Basics: Mark Support


With declarative syntax, you can pass event handlers into data-win-options, e.g.

<div data-win-control="WinJS.UI.SplitViewCommand" data-win-options= "{
    label:'Alki Trial',
    icon:'mappin',
    onclick: mySplitView.trailClicked
}"></div>

This allows you to subscribe to events directly in the HTML.

Because the event handler is declared in the HTML, it gets called when WinJS.UI.processAll() parses the declarative markup. As a security feature, WinJS.UI.processAll() will block the event handler, to avoid malicious JavaScript from being run. Therefore, to prevent a security error, you have to mark your event handler as "safe". To do this, you need to wrap the event handler's definition in a function called WinJS.Utilities.markSupportedForProcessing or WinJS.UI.eventHandler.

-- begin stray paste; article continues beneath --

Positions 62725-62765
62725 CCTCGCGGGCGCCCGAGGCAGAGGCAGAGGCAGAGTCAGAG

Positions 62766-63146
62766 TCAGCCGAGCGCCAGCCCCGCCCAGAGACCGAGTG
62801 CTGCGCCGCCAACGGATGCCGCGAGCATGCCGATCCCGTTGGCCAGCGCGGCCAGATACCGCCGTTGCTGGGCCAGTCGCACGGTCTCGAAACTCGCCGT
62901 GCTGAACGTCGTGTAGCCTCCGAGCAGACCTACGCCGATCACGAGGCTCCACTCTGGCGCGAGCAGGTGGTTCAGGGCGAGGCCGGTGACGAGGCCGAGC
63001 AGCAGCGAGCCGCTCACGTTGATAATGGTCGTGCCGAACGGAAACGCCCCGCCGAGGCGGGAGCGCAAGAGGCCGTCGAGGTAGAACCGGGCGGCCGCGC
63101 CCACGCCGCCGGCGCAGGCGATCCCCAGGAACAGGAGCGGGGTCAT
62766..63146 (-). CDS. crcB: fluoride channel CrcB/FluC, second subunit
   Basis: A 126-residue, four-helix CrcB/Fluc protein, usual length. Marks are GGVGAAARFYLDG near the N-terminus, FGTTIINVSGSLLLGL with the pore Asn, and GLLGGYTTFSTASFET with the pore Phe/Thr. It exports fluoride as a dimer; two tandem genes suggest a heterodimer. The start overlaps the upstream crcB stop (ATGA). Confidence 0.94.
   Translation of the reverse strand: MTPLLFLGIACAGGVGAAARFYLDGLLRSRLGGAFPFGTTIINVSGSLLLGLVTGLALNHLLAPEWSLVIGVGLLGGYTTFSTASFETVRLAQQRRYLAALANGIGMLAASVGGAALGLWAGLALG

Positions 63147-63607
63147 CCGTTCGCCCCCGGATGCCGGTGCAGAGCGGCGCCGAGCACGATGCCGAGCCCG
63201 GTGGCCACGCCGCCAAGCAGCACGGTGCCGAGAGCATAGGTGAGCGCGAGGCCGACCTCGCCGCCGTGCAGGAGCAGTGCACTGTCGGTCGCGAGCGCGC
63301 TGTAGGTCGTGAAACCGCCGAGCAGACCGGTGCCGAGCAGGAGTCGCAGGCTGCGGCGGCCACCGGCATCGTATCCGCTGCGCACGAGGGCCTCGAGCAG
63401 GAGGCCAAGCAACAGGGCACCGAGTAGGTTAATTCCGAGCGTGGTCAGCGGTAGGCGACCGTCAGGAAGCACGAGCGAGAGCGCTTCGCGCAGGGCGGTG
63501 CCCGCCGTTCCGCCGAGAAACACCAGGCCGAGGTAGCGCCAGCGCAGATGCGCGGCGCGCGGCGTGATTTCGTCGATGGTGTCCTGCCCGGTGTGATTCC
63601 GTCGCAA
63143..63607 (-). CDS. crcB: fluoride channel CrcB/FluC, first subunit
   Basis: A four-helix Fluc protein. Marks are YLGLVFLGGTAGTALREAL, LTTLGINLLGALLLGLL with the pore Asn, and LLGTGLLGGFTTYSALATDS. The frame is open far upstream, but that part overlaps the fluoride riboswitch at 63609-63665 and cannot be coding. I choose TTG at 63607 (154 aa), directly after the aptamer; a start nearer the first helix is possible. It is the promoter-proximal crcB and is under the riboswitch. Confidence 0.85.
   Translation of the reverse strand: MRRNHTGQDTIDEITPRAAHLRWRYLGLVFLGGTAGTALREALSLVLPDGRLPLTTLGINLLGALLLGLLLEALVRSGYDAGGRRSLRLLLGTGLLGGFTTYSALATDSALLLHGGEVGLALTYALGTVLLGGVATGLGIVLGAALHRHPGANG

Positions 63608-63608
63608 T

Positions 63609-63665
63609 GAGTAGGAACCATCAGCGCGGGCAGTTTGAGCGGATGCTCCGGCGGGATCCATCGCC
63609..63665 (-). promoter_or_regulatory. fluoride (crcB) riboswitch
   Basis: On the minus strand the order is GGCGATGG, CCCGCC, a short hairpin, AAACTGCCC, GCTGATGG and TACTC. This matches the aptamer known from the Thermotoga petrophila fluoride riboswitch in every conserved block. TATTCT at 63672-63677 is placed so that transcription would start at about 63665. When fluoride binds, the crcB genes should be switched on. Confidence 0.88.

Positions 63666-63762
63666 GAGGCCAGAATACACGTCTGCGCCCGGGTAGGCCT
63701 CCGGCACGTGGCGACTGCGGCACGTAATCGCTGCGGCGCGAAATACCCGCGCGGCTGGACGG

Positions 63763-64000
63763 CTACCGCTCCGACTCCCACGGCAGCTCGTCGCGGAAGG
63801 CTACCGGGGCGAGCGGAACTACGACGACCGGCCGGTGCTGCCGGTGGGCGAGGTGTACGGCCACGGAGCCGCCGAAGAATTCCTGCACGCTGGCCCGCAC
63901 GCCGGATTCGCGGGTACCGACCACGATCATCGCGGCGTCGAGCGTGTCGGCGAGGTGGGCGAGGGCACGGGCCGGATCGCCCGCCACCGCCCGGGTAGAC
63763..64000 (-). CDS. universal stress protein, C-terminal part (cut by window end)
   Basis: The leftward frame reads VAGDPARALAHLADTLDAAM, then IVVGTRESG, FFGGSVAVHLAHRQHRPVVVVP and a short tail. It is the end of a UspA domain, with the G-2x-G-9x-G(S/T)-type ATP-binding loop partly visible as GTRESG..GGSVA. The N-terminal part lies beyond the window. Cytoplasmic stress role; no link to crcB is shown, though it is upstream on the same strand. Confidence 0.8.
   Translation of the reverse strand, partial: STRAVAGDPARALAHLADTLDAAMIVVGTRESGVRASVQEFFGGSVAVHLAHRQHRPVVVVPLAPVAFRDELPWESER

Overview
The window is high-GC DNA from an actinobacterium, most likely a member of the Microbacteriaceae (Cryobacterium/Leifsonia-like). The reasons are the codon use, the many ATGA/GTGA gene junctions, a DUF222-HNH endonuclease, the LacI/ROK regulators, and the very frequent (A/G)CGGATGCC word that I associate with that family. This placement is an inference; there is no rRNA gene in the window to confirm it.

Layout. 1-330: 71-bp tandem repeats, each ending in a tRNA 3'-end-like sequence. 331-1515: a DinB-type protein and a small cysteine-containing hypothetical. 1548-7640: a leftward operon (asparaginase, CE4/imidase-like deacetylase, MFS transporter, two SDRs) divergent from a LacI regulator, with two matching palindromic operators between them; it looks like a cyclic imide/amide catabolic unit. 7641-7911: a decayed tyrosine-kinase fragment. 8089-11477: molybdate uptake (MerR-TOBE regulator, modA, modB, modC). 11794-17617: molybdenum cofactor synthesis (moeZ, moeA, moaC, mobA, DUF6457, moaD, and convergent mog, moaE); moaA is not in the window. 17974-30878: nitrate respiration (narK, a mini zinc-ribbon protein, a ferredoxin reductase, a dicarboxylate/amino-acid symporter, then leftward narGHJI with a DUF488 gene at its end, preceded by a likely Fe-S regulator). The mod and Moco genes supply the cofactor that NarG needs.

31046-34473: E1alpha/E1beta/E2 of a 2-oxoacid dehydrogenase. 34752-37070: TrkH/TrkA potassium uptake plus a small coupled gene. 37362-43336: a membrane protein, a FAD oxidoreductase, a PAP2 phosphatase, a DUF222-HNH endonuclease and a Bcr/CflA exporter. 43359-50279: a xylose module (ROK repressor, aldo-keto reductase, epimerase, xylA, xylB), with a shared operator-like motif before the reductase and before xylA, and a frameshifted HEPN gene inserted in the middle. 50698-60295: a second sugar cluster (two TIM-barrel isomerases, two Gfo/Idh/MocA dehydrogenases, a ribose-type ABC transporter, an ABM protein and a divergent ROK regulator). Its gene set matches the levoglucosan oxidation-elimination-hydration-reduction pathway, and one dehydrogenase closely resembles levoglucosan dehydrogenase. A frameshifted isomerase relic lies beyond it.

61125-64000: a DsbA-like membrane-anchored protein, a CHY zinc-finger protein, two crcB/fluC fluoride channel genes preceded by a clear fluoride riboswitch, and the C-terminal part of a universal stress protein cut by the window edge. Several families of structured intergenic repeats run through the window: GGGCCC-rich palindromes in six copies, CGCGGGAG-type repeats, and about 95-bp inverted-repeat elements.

trailClicked: WinJS.UI.eventHandler(function (ev) {
  var trailId = ev.currentTarget.dataset.trailId;
  updateUI(allTrails[trailId]);
})

Try It Out

Check It Out

Above, we have marked the "trailClicked" event handler as safe. Now we need to do the same for the "homeClicked" event handler.

In the HTML:

  • Customize the home button in the SplitView navigation pane to respond to the event onclick by calling the function mySplitView.homeClicked
  • <div data-win-control="WinJS.UI.SplitViewCommand"
    data-win-options="{
    label: 'Home',
    icon: 'home',
    onclick: mySplitView.homeClicked
    }"> </div>

In the JS:

  • Insert a function into the JavaScript implementation below to make the event handler safe to be used by processAll().
  • homeClicked: WinJS.UI.eventHandler(function (ev) {
        document.getElementById("app").classList.add("show-home");
        document.getElementById("app").classList.remove("show-trail");
    })

Check the output, to see if the home button shows.

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